Book or Movie?

Melanie Sejnowski, Writer

Book or Movie? 

Depending on if you are a book worm and have a bright imagination or prefer to have the images pop out on a television screen. You’ve heard the saying, “The book is always better than the movie,” but it all comes down to how well the author can craft and stick words together and adding well-known actors can also shift your opinion to the other direction. 

Everything Everything 

The beautiful story of a world where 18-year-old Madeline Whittier is trapped in a bubble. The bubble of the same four walls and a bright outside she will never meet. Madeline is sick and cannot go outside, she does not breathe the same crisp air as others her age. Things begin to change when a gorgeous young boy Olly moves into the vacant house next door.  


Upon reading the book you are faced with a light, floral cover. The book focuses on the description of Madeline’s home and how she seems to roam and stare out the giant windows that are described. Due to her severe combined immunodeficiency (SCID) she does not seem to know a whole lot about, she can only daydream about the bright blue ocean in Hawaii. In the book her relationship with Olly is more focused digitally. They communicate through texts and phone calls. The book does still have the same twist as the movie, one day Madeline invites Olly over to finally break the bubble and get to meet the boy she glared at through the thick glass window. The story adds in more detail and a fun filler is added when Madeline is taking a risk to go see Olly and the two of them lay on the roof which the film does not include. 


The perfect teen romance film stars actors such as Nick Robinson who plays the character Olly, and Amandla Stenberg playing Madeline. Stenberg is also portrayed in films such The Hate U Give, and Dear Evan Hanson. Her acting in the movie is beyond incredible and really gives the viewers a glimpse of what it would be like to deal with this disease every day for the rest of your life. Her rebellion in the movie adds a great amount of action and suspense. Her dream of getting away and running off to Hawaii happened with a little bit of courage and rage. The love between the two characters build as the story continues when they have their meeting in the living room of Madeline’s house and their very cute exchange of signs through the window. Olly is very protective of Maddy and tries to force her back into her house when she bolts outside to surprise him. The movie also follows a very strong lesson of taking risks, you only have one life, live it.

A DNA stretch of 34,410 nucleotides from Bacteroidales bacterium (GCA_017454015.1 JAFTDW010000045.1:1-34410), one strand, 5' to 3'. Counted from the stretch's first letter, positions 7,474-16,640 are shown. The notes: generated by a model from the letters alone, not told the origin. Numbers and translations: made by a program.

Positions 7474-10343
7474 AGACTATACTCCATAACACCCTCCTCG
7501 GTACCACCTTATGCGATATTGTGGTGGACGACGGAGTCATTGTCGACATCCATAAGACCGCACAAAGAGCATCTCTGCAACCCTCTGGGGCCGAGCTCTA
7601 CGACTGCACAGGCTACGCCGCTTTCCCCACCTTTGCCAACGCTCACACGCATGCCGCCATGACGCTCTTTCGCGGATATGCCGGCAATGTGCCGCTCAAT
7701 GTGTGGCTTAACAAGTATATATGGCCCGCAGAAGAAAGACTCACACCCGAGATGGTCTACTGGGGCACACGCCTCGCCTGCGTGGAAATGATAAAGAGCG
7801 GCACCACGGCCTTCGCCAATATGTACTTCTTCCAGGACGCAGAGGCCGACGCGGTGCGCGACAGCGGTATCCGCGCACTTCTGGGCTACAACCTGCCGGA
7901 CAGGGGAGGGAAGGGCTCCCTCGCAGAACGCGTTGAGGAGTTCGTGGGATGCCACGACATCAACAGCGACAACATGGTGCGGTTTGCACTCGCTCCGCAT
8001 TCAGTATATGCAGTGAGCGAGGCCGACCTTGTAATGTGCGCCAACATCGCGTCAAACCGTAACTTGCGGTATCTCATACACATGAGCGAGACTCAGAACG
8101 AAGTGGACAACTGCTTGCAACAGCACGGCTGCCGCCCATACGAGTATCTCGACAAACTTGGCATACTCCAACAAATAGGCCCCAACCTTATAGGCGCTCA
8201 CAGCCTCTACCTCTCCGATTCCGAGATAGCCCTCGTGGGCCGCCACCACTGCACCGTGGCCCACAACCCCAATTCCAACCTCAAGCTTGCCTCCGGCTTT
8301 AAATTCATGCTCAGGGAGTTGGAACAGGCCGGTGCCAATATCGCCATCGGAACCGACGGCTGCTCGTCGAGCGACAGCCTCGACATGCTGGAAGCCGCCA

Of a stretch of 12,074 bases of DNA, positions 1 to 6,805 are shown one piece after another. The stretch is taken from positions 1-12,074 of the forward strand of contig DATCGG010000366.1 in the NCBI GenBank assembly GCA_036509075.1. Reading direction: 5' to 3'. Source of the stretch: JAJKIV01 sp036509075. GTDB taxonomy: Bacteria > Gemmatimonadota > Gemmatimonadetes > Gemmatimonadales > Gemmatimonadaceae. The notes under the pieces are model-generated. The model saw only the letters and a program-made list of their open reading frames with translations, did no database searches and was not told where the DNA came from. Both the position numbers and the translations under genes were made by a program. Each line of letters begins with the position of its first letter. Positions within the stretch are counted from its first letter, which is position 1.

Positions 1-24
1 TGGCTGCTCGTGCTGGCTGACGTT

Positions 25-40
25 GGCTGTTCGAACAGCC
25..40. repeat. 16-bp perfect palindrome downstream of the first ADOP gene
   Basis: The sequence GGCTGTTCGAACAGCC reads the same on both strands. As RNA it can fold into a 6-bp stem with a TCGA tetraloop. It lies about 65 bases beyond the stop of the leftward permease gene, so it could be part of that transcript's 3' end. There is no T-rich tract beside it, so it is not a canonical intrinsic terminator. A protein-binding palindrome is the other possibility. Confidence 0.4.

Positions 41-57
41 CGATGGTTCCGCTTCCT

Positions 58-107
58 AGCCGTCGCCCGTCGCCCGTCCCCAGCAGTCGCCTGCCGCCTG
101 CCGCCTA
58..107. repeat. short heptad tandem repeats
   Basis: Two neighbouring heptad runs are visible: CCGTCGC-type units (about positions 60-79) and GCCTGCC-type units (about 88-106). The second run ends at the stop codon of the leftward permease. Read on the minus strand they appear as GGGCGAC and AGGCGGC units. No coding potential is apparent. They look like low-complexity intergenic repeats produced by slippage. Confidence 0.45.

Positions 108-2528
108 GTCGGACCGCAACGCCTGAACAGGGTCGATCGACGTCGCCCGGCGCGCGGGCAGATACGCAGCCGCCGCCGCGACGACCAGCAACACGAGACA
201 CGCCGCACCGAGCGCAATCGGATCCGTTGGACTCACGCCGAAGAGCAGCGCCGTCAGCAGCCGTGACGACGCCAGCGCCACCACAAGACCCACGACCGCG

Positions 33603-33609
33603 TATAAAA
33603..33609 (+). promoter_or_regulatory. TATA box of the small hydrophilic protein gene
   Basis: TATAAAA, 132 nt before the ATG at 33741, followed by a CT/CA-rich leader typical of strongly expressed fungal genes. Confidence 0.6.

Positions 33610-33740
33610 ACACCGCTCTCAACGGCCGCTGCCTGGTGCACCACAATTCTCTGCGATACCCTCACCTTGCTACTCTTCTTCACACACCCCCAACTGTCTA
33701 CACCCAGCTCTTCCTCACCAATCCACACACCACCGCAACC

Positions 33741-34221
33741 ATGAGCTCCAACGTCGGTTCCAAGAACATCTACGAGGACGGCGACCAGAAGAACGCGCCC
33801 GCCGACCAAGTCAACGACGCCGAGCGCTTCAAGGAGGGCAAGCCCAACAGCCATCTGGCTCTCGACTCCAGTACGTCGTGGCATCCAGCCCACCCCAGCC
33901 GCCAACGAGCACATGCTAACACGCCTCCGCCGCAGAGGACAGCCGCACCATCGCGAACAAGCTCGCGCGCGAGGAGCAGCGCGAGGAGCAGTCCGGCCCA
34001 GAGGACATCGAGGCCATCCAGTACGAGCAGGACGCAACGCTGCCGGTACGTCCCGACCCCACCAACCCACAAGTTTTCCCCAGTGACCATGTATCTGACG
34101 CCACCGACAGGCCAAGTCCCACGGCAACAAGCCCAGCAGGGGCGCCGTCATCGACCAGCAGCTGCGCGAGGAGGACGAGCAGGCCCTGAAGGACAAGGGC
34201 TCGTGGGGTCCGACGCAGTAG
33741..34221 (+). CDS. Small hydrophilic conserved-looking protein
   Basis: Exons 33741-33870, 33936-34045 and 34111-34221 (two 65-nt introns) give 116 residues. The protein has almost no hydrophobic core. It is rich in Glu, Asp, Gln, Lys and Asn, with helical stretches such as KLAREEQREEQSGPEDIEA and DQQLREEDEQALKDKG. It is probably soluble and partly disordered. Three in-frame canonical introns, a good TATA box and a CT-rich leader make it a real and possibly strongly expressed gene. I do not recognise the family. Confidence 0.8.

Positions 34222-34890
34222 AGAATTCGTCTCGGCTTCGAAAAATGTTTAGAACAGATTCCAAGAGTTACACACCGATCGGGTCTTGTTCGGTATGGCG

The Notebook 

This classic story goes through a time of love for Allie and Noah. The beautiful scenery described in the book and also shown in the movie shows how love can really end up. The pair run through life with their innocent love, the one difference between them is their income. Noah is not as wealthy as his dream girl Allie, why should it matter? They are just two young teens falling in love. Battles over money eventually cause a large rift in their relationship but there is no end to them. 


The story begins with the narrator, who is Noah giving a brief overview of the main topic. The LOVE between Noah and Allie! While the book is very similar to the film there are a few differences to point out: 

-In the book the author Nicholas Sparks takes two scenes from the book that create the iconic “365 letters” speech in the movie. (Noah tells Allie that he was never ignoring her when they split, he wrote a letter every day for a whole year.) 

-The book gives a thorough description of Allies fiancé Lon Hammond, where as the movie mentions that they are going to get married (due to their parents being extremely wealthy.) 


The movie follows the couple and how they met, Noah had shied away from Allie due to her status being a gorgeous girl in a small town. He proceeded to grab Allie’s attention running up and gripping onto a Ferris wheel, “Will you go out with me?” Noah questioned. Allie pushed him away repeating the word “No.” But Noah knew he wasn’t going to let her slip away from him that fast. He continues to heighten the stake of them going out by holding on by one arm and having Allie scream “I want to go out with you.”